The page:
In many of the couples I work with, when an argument ensues, one of the parties will brush their wants and needs under the rug. Your partner comes in and asks “What’s wrong?” You answer with a harsh “nothing.” Your words (7% of your communication) say nothing. But your tone and body language (93% of your communication) say “something BIG”. 

Understand a few things here. 
1. Your partner is not you, they do not think, feel, communicate or operate the way you do.
2. Your partner is not a mind reader. Without clear, concise communication, your partner will not understand what you want them to. 
3. Your feelings, thoughts, irritations, triggers, etc are your responsibility. Communication is imperative to living a happy, fulfilled life with your partner. 

So let’s go back to our scenario. If you are upset with your partner, it’s your responsibility to let them know why you’re upset. If you are communicating “nothing” then their reaction is going to reflect that nothing is wrong and this is something you are working through on your own. The problem becomes deeper and a solution is never found. Additionally, this is a toxic behavior that is started when we begin dating as teenagers and we take this behavior with us through each relationship until we eventually recognize it for what it is and let it go for a more mature response. On a deeper level, we are hoping that our partner recognizes their own wrongdoing without us having to communicate it but that only leads to more disappointment when that hope is lost. 

So what’s the most effective way to communicate? 

Most wrongdoings between partners are simply because of mindlessness, not malice. Give your partner the benefit of the doubt (antidote) instead of assuming the worst (poison). 

Communicate a clear message that covers both the surface and the deeper levels. “I am upset because you said you would…. and you didn’t. I feel that you didn’t keep your word and I am disappointed because that lessened the character I believe you to have and left me feeling abandoned.” 

Sounds like a bunch of psychobabble BS, right? Ok follow me here. A simple 2-3 sentence message like this is powerful to the nth degree. Here’s why. 

  • I statements (I am..I feel…) take responsibility for your feelings and avoid blame, shame or guilt of the other party. It keeps the gate of communication open instead of saying “You didn’t keep your word” which then triggers defensiveness. 
  • You’re not sweeping your feelings under the rug. You’re validating yourself, your feelings and your equal partnership in this relationship.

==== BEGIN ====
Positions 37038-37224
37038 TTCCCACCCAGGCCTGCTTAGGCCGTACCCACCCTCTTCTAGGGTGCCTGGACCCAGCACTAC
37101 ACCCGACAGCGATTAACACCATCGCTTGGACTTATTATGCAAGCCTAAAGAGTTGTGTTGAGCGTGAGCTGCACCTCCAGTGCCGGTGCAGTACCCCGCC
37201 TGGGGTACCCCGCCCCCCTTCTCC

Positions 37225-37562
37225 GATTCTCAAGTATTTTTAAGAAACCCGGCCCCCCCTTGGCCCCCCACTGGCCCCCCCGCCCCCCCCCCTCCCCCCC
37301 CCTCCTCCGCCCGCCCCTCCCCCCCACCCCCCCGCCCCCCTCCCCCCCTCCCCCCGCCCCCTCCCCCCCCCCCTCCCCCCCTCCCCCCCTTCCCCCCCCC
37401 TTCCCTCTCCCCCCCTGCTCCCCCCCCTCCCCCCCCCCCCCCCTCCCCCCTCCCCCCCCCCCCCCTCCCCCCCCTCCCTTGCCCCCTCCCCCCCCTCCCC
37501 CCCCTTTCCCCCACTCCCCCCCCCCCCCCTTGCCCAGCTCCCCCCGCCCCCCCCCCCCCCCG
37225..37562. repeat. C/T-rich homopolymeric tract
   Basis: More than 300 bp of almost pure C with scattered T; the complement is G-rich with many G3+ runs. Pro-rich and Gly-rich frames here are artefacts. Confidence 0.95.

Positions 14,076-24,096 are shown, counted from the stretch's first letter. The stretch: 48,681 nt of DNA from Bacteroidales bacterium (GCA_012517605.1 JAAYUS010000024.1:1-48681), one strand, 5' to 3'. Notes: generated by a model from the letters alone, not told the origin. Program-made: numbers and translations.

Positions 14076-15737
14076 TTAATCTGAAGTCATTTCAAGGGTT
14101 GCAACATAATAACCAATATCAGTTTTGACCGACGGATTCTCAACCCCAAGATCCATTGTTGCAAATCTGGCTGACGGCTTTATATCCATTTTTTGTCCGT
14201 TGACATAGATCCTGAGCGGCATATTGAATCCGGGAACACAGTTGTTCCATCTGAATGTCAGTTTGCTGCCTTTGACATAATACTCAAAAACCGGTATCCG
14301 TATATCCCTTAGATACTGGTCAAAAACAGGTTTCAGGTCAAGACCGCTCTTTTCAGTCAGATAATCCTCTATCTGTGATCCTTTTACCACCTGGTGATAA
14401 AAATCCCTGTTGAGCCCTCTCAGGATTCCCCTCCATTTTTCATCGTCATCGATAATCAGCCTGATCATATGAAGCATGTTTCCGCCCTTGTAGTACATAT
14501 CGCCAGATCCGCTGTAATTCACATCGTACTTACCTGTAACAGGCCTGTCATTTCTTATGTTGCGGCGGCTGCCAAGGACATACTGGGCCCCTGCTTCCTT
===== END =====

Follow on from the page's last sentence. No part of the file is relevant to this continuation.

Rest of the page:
• You’re hitting the underlying problem (abandonment and lessened character) which could be a repeated problem in your relationship. 
  • Simply stating facts avoids whining (defensiveness) or using contempt (communicating that you’re superior to your partner).
  • Saying “I’m upset that you said you would (a behavior), lessened the character I believe you to have (behavior), you’re complaining about the behavior, not criticizing the overall character of your partner. This avoids later problems and is more easily accepted than criticism. 
  • By shortening the message, it’s easier for your partner to hear, understand and stay focused than having a long, drawn out explanation. This hits high points, details and communicates needs. Everyone wins. 
  • A statement like this is less likely to escalate the conversation which avoids more hurt and promotes a healing, solution oriented environment instead. 

This message leaves an opening for your partner to now reply with a calmer, more productive feedback of “I’m sorry for leaving you abandoned and not keeping my word. In the future, I will…” 

I understand that toxic patterns of behavior are difficult to break but in an ideal relationship, communication and arguments are handled calmly, rationally and a lot less heated. If you’re trying to uplevel your relationship, this is the framework you’re ultimately working toward. It eliminates the 4 deadly horsemen of the apocalypse as well as gas-lighting which are all high indicators of divorce. 

I can tell you from experience in changing this exact behavior in myself, the latter, more effective communication technique produces much more satisfying results in the short and the long run.

I hope this helps your relationships and helps everyone move forward in a healthier manner.